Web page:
It’s usually uncouth to talk about test-driven development at the dinner table, but I’ve been on a tear with it recently, and my family and team members have heard enough – so I need to write it down. What have I been ranting about? How old TDD is.
The software industry has developed an interesting pattern. As an industry, we’re growing fast, and everyone is always happy to talk about how fast we’re growing. But what doesn’t get talked about is where we came from.
Software companies hire huge swathes of new graduates each year and we always come up with new technologies and methodologies–new fashions–if you will. But most of these methodologies and technologies are actually old. Some are even ancient.
New graduates typically have no idea what came before, because they’re too busy learning what’s here now. And all the experienced programmers don’t have time to explain what came before because they’re too busy teaching the current stuff – or they’re in meetings. And so it is that our industry lies in a perpetual state of inexperience. The new not knowing the history, the old being too busy to teach it. In my view, this is the primary reason we continuously regurgitate old methods and tech ideas. One of those ideas is test-driven development. In my small effort to end the cycle, I’d like to write a bit about its history.
I’ve been searching for quite some time on the history of test-driven development and one of the earliest sources I’ve found is from a 2008 interview with Jerry Weinberg, who worked on project Mercury (the U.S.’s project to put a man in Earth orbit before the Soviets), Jerry recounts a co-worker teaching him to write tests first way back in 1957:
Interviewer: Computers don’t break down as they used to, so what’s the motivation for unit testing and test-first programming today?
Jerry: We didn’t call those things by those names back then, but if you look at my first book (Computer Programming Fundamentals, Leeds & Weinberg, first edition 1961 —MB) and many others since, you’ll see that was always the way we thought was the only logical way to do things. I learned it from Bernie Dimsdale, who learned it from von Neumann.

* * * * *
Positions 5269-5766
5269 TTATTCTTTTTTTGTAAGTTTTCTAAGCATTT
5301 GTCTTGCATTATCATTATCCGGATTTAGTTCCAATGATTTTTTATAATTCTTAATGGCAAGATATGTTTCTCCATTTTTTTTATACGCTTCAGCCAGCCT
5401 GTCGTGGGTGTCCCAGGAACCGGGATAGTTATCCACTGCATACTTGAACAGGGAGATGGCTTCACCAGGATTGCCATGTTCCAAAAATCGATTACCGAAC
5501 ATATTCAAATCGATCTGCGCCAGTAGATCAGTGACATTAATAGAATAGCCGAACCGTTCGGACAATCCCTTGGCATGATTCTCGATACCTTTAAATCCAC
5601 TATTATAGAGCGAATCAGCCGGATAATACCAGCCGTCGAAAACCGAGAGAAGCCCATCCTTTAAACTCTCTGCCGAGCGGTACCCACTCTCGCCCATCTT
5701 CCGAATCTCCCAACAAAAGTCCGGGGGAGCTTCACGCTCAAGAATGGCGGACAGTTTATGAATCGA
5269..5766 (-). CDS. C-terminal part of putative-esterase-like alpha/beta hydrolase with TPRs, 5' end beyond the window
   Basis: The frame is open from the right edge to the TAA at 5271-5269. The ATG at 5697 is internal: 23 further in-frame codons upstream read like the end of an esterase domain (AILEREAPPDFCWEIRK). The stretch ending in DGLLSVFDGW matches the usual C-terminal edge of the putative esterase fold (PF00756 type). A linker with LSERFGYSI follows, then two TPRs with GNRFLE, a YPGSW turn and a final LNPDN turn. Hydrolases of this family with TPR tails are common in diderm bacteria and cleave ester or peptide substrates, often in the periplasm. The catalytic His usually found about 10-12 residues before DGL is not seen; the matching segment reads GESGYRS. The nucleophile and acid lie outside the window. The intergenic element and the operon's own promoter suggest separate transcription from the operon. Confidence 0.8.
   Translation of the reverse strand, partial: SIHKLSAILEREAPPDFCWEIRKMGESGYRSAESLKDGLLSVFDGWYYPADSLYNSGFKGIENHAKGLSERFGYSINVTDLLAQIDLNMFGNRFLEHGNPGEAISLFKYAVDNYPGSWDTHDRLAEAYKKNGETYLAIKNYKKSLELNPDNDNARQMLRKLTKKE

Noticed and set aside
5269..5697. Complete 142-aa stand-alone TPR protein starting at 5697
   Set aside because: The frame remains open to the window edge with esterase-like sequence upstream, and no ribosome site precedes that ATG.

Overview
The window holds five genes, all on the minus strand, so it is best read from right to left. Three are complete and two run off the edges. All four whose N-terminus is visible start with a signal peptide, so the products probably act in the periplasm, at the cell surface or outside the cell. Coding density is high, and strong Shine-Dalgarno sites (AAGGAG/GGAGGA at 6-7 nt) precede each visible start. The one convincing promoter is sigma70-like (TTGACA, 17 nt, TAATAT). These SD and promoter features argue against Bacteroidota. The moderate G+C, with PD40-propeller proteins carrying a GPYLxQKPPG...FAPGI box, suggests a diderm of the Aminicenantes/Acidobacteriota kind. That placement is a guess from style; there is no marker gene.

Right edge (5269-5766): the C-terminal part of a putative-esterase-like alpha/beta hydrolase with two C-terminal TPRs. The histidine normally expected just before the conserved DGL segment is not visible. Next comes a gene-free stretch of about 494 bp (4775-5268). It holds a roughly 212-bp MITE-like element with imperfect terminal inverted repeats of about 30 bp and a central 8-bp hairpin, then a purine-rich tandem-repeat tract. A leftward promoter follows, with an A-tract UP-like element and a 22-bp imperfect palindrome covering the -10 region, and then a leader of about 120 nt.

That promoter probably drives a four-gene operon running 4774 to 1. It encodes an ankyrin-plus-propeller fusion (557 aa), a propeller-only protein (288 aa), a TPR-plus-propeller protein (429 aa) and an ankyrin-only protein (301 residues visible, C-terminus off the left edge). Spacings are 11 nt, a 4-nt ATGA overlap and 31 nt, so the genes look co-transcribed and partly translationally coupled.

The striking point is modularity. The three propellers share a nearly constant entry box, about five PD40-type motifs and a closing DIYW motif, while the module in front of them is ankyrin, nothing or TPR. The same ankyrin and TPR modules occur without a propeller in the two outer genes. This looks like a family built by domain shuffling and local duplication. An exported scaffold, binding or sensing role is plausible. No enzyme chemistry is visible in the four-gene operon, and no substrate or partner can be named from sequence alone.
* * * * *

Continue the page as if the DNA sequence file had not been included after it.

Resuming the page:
When I started in computing, I had nobody to teach me programming, so I read the manuals and taught myself. I thought I was pretty good, then I ran into Bernie (in 1957), who showed me how the really smart people did things. My ego was a bit shocked at first, but then I figured out that if von Neumann did things this way, I should.
So programmers have done test-first development since very near the beginning of software. Of course, things in those days were different, and these 1957 tests were manual. If you only had a few minutes with the computing machine, you’d write your program on the punch cards and write your expected output elsewhere. When you got to see your program’s output, you could quickly compare the two and save everybody time. Jerry Weinberg said that this was seen as “the only logical way to do things,” but there are more reasons for this. In my view, the best of these is in an address from Edsger Dijkstra in 1972. Dijkstra lays out the problem beautifully:
Today a usual technique is to make a program and then to test it. But: program testing can be a very effective way to show the presence of bugs, but is hopelessly inadequate for showing their absence. The only effective way to raise the confidence level of a program significantly is to give a convincing proof of its correctness. But one should not first make the program and then prove its correctness, because then the requirement of providing the proof would only increase the poor programmer’s burden. On the contrary: the programmer should let correctness proof and program grow hand in hand.